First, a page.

Age-related macular degeneration (AMD) occurs when there is damage to the macula, the part of the retina that allows clear central vision. Many strategies can help people adapt to life with the condition.
AMD causes loss of central vision, making it difficult to see faces, read, drive, or perform close-up tasks. Vision loss can impact a person’s physical and mental health. It can increase the risk of falling and may lead to loneliness, anxiety, and fear, according to the
This article examines ways to adapt to life with vision loss and where to find help if needed. It also discusses vision rehabilitation, environmental adaptations, assistive devices, and how to protect the eyes.
Vision loss has an emotional and practical impact. It can affect a person’s ability to perform daily activities required for independent living. This may take an emotional toll, leading to:
However, there are methods to cope with vision loss. The Braille Institute of America suggests these steps:
- learning about and understanding the condition causing vision loss
- talking with family and friends
- considering counseling to help process life changes and work through any grief caused by vision loss, if needed
- considering low vision rehabilitation
The American Academy of Ophthalmology lists resources for people with low vision. These include audiobooks and magazines, large print materials, technology, and support organizations.
A few of the organizations specific to AMD include:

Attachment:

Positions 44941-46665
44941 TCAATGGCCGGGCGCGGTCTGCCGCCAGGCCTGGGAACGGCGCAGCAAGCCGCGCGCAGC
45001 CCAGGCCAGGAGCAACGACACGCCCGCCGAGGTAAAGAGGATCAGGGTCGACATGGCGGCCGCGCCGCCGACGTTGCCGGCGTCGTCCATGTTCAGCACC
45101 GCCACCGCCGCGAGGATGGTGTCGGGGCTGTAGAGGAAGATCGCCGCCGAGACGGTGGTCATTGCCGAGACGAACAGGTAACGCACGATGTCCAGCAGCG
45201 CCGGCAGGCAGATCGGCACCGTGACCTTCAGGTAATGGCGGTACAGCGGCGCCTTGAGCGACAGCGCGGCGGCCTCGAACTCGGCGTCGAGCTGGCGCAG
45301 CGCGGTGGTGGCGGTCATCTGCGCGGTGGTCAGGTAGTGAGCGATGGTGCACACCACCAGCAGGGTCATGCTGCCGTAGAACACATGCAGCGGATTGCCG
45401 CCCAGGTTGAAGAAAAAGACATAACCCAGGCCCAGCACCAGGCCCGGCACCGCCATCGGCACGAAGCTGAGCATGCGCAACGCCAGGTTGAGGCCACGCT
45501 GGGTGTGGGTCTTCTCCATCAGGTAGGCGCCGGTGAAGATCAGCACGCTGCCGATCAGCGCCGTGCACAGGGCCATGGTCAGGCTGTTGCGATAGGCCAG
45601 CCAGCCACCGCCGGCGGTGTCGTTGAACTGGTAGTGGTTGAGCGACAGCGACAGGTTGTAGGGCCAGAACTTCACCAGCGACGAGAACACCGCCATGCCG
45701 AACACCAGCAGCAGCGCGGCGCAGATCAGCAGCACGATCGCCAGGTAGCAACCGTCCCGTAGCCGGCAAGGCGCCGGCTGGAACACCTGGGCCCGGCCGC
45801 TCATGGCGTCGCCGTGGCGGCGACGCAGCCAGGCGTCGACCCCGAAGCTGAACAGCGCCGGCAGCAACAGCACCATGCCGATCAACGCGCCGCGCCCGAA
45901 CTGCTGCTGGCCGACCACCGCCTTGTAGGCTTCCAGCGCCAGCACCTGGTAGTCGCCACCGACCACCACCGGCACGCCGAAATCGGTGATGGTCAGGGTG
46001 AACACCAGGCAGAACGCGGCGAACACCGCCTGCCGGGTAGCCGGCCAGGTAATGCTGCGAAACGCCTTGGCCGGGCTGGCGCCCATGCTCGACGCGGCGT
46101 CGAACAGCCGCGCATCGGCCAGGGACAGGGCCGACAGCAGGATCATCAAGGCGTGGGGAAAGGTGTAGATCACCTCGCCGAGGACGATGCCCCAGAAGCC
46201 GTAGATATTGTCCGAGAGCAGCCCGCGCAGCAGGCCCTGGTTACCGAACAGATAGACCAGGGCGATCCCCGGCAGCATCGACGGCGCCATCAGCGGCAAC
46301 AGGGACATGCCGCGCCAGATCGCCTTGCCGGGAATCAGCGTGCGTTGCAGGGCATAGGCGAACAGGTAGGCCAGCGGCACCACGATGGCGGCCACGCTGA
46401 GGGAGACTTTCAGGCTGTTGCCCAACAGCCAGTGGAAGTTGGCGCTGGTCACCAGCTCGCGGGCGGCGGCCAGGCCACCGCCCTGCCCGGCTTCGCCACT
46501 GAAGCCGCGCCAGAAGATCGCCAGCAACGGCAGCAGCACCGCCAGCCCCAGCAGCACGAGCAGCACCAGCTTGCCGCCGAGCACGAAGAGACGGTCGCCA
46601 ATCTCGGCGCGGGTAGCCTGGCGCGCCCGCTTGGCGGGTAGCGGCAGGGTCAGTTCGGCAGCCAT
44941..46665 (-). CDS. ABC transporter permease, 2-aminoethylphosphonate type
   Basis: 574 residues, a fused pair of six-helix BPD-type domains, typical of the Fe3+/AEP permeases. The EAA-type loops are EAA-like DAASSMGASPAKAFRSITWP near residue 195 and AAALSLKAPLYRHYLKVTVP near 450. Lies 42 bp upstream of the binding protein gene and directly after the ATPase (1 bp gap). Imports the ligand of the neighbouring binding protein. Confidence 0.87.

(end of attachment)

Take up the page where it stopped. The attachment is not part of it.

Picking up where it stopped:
- The American Macular Degeneration Foundation: 888-622-8527
- The Macular Degeneration Foundation: 888-633-3937
- The Macular Degeneration Partnership: 888-430-9898
- The Macular Degeneration Association: 855-962-2852
- The Association for Macular Diseases/Ophthalmic Edge
- MD Support: 816-588-7747
Doctors may also have a list of local resources people can access.
Vision rehabilitation aims to help people adapt to life with reduced vision and maintain independence. It covers a
- employment and job training
- assistive devices
- technological devices
- independent living skills training
- counseling or support groups
- household services
A doctor can help determine appropriate vision rehabilitation services and set up a referral. People can also seek out vision rehabilitation on their own. Some websites that list these services include:
- The Rehabilitation Services Administration
- The American Optometric Association
- The American Academy of Ophthalmology
Developing the other senses
Developing the other senses may help with adapting to vision loss. According to the BrightFocus Foundation, people who experience it may be surprised to discover how much information they can obtain from their other senses.
It states that people generally divide attention between what they see and hear. When someone loses some of their vision, they may need to listen more intently. Sharper listening can provide clues to a person’s location in the house, on the street, and in relation to others.
Focusing on listening may also help improve a person’s memory.